“Anyone who eats and drinks without discerning the body eats and drinks judgment on himself. That is why many of you are weak and ill, and some have died” (vv. 29–30).
Problems related to the Lord’s Supper have appeared throughout church history. We have seen some of the faulty understandings of Christ’s presence in the supper, but it is worth noting that some of these understandings have led to significant errors in practice. To this day, for example, Roman Catholicism encourages the adoration of the host—the bread in the Lord’s Supper—which is an idolatrous practice since a more biblical view asserts that the bread is just that—bread. Also, Roman Catholic theology traditionally describes the Mass as a repetition of the sacrifice of Christ. Yet that violates the New Testament emphasis that Christ was sacrificed once for all (Heb. 10:10).
But errors associated with the Lord’s Supper are not merely the province of the post-Apostolic church. Even during the Apostolic era, believers were failing to understand the supper, and they were committing all manner of sins related to the sacrament. Some members of the church in Corinth, for example, mixed idolatry with their celebration of the supper (1 Cor. 10:1–22). Others failed to grasp the nature of the Lord’s Supper as a sacrament designed to encourage unity and love among believers. They came to the Lord’s Table and gorged themselves on the elements and other foods that were eaten in conjunction with the combined Lord’s Supper–fellowship meal or “love feast” observed in the early church (11:17–34). In fact, one of the key reasons the Apostle Paul wrote 1 Corinthians was to correct the church’s practice and understanding of the Lord’s Supper.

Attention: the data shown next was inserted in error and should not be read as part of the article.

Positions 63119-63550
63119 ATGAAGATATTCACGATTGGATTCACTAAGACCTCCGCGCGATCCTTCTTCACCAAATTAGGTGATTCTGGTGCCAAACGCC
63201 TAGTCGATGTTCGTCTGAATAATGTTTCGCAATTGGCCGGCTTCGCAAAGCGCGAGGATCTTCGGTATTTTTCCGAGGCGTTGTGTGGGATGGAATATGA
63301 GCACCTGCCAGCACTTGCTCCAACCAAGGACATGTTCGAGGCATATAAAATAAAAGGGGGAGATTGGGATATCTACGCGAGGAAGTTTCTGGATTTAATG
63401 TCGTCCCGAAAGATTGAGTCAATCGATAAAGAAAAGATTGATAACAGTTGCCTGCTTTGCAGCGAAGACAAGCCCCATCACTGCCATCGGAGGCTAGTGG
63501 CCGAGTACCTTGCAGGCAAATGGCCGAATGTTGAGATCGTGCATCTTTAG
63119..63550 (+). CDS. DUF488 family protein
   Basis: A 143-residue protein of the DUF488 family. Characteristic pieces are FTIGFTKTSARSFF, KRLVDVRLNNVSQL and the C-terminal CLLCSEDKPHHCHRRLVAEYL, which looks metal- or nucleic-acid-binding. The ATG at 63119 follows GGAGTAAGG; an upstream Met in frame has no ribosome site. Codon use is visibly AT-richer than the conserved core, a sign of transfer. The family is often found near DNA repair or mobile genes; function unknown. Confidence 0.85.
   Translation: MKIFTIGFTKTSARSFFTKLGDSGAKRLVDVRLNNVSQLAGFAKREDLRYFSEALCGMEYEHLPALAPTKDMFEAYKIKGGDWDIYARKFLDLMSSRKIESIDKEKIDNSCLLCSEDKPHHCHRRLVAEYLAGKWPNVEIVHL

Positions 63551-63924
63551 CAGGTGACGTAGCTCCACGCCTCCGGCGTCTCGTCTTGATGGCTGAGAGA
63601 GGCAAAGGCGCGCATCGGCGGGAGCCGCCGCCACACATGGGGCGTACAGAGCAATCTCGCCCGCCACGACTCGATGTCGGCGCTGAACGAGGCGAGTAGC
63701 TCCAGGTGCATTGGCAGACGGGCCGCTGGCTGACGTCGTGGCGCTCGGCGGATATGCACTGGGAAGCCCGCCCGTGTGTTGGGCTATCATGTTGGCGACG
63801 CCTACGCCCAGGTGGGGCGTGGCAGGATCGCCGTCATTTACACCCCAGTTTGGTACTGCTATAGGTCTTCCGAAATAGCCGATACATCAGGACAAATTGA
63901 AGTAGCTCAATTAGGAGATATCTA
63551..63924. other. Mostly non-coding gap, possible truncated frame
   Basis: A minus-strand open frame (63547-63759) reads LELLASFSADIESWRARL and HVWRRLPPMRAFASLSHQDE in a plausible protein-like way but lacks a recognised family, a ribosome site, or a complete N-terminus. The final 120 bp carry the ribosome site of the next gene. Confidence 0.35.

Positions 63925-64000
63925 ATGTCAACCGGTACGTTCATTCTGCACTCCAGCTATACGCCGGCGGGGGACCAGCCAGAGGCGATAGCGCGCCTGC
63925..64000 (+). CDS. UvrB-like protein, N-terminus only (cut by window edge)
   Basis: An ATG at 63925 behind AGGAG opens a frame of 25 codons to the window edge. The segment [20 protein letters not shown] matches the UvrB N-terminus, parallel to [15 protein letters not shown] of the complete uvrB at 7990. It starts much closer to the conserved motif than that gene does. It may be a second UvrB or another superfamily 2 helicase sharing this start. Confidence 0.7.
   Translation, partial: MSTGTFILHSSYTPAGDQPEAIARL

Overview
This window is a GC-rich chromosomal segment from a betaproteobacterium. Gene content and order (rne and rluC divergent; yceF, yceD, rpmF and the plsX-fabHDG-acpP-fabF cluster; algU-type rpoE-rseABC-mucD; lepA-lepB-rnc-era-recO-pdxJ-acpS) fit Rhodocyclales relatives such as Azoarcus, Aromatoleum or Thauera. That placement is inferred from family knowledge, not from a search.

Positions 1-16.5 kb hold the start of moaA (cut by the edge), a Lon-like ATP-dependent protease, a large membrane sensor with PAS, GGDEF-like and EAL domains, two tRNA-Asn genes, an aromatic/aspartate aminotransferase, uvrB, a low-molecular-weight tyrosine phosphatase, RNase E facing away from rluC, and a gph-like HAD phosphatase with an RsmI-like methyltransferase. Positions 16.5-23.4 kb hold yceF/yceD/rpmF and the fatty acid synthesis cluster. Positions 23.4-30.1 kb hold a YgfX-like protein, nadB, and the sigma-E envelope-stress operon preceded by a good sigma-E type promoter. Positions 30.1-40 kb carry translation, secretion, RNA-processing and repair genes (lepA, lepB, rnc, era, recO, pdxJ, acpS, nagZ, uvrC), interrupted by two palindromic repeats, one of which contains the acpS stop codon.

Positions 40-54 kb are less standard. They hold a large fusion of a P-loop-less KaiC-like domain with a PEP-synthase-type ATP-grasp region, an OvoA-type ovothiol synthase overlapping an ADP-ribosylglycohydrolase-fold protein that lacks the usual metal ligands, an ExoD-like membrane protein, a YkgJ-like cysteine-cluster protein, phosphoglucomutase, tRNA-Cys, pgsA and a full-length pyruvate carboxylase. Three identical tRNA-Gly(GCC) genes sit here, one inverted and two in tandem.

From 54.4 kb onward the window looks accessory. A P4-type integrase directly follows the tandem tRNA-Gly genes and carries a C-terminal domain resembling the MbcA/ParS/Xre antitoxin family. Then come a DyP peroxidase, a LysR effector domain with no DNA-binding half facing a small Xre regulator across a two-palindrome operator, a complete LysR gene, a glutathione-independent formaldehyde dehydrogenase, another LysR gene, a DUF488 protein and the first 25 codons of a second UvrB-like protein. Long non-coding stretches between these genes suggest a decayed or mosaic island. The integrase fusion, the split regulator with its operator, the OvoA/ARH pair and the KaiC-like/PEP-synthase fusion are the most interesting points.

One of the most important principles for celebrating the Lord’s Supper rightly is laid out in 1 Corinthians 11:29–30, which tells us that if we eat and drink without “discerning the body,” we eat and drink judgment on ourselves. Christ does not take the misuse of His supper lightly, and those who do not partake in faith and repentance risk their very lives. That is why the Reformed tradition stresses that ministers should fence the table whenever the Lord’s Supper is celebrated. People should be warned that they dare not take the Lord’s Supper if they are not believers or if they are under discipline from a gospel-preaching church and have been barred from the supper. Yes, the Lord’s Table is for sinners, but only for sinners who have trusted Christ alone for salvation and are following Him as His disciple in a life of repentance. Only repentant sinners are welcome to the supper.
Coram DeoLiving before the face of God
Christ has not instituted His sacraments for perfect people but for men and women who are sinners. But those who come to the table must be repentant sinners who do not take the sacrament lightly. Let us examine ourselves before we go to the table and repent of our sin so that we may not eat and drink judgment on ourselves.